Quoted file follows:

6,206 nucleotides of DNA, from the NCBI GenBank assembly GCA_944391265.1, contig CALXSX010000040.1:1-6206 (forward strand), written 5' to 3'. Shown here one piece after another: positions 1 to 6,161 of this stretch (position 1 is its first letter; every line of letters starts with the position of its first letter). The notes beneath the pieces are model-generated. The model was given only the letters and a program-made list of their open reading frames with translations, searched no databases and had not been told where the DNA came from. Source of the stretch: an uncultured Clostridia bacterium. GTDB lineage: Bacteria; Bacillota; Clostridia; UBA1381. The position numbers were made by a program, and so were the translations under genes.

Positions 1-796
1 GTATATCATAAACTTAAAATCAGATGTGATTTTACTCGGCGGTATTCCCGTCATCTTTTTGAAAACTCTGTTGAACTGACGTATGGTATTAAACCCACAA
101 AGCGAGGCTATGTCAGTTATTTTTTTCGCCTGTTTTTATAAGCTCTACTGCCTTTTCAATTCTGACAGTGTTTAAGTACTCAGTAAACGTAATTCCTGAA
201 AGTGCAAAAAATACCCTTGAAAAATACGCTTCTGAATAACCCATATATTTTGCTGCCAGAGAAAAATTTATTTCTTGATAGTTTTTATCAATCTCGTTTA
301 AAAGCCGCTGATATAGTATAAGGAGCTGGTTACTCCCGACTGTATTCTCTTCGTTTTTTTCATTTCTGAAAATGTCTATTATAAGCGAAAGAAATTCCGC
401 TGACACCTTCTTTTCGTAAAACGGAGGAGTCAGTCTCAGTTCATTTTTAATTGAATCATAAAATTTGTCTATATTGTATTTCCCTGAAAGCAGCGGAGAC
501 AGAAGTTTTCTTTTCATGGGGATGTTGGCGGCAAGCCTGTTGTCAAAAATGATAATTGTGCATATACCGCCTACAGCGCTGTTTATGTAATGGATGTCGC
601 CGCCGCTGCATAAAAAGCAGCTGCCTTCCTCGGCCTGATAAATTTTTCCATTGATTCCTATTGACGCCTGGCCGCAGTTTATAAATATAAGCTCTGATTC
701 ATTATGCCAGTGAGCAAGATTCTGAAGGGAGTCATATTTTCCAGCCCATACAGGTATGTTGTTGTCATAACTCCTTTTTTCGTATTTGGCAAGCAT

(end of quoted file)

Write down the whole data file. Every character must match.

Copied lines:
6,206 nucleotides of DNA, from the NCBI GenBank assembly GCA_944391265.1, contig CALXSX010000040.1:1-6206 (forward strand), written 5' to 3'. Shown here one piece after another: positions 1 to 6,161 of this stretch (position 1 is its first letter; every line of letters starts with the position of its first letter). The notes beneath the pieces are model-generated. The model was given only the letters and a program-made list of their open reading frames with translations, searched no databases and had not been told where the DNA came from. Source of the stretch: an uncultured Clostridia bacterium. GTDB lineage: Bacteria; Bacillota; Clostridia; UBA1381. The position numbers were made by a program, and so were the translations under genes.

Positions 1-796
1 GTATATCATAAACTTAAAATCAGATGTGATTTTACTCGGCGGTATTCCCGTCATCTTTTTGAAAACTCTGTTGAACTGACGTATGGTATTAAACCCACAA
101 AGCGAGGCTATGTCAGTTATTTTTTTCGCCTGTTTTTATAAGCTCTACTGCCTTTTCAATTCTGACAGTGTTTAAGTACTCAGTAAACGTAATTCCTGAA
201 AGTGCAAAAAATACCCTTGAAAAATACGCTTCTGAATAACCCATATATTTTGCTGCCAGAGAAAAATTTATTTCTTGATAGTTTTTATCAATCTCGTTTA
301 AAAGCCGCTGATATAGTATAAGGAGCTGGTTACTCCCGACTGTATTCTCTTCGTTTTTTTCATTTCTGAAAATGTCTATTATAAGCGAAAGAAATTCCGC
401 TGACACCTTCTTTTCGTAAAACGGAGGAGTCAGTCTCAGTTCATTTTTAATTGAATCATAAAATTTGTCTATATTGTATTTCCCTGAAAGCAGCGGAGAC
501 AGAAGTTTTCTTTTCATGGGGATGTTGGCGGCAAGCCTGTTGTCAAAAATGATAATTGTGCATATACCGCCTACAGCGCTGTTTATGTAATGGATGTCGC
601 CGCCGCTGCATAAAAAGCAGCTGCCTTCCTCGGCCTGATAAATTTTTCCATTGATTCCTATTGACGCCTGGCCGCAGTTTATAAATATAAGCTCTGATTC
701 ATTATGCCAGTGAGCAAGATTCTGAAGGGAGTCATATTTTCCAGCCCATACAGGTATGTTGTTGTCATAACTCCTTTTTTCGTATTTGGCAAGCAT